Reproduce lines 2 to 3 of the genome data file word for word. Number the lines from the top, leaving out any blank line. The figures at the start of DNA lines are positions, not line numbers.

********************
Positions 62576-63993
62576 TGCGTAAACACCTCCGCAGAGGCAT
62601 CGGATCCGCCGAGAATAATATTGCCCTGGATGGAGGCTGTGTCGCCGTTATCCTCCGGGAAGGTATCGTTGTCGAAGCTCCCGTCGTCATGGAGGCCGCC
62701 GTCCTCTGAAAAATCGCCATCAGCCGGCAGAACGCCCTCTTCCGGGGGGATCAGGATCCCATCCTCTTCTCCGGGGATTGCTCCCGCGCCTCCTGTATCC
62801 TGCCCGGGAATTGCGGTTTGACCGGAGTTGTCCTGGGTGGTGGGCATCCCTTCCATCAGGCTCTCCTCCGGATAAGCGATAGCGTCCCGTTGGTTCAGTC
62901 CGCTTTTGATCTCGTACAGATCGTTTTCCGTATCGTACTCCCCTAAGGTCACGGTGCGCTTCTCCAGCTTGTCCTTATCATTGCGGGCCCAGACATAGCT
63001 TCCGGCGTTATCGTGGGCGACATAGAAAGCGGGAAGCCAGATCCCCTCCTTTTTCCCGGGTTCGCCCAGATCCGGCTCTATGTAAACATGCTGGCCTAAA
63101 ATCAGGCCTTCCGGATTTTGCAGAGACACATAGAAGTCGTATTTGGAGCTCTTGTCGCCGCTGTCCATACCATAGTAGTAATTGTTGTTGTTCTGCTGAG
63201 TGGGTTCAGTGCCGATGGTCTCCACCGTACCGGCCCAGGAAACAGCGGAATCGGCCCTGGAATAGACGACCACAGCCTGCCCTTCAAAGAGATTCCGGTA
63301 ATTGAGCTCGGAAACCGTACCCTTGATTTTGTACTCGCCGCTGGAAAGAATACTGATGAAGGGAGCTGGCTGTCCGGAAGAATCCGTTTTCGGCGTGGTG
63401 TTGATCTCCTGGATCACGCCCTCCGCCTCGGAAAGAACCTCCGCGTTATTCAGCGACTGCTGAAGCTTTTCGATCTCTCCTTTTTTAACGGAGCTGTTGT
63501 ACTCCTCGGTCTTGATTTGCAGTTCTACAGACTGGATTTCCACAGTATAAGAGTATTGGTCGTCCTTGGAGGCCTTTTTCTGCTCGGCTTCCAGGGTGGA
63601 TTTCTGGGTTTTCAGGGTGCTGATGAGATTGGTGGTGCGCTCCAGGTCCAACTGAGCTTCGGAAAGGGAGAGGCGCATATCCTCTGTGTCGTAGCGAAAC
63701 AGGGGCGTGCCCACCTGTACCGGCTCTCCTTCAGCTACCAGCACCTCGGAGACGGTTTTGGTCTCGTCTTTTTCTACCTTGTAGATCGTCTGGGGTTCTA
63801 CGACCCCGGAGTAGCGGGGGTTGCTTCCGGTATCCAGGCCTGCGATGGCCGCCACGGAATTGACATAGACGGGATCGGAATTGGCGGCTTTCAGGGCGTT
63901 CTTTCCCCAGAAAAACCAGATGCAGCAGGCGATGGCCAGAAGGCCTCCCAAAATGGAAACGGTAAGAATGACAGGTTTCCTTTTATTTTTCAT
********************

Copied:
62576 TGCGTAAACACCTCCGCAGAGGCAT
62601 CGGATCCGCCGAGAATAATATTGCCCTGGATGGAGGCTGTGTCGCCGTTATCCTCCGGGAAGGTATCGTTGTCGAAGCTCCCGTCGTCATGGAGGCCGCC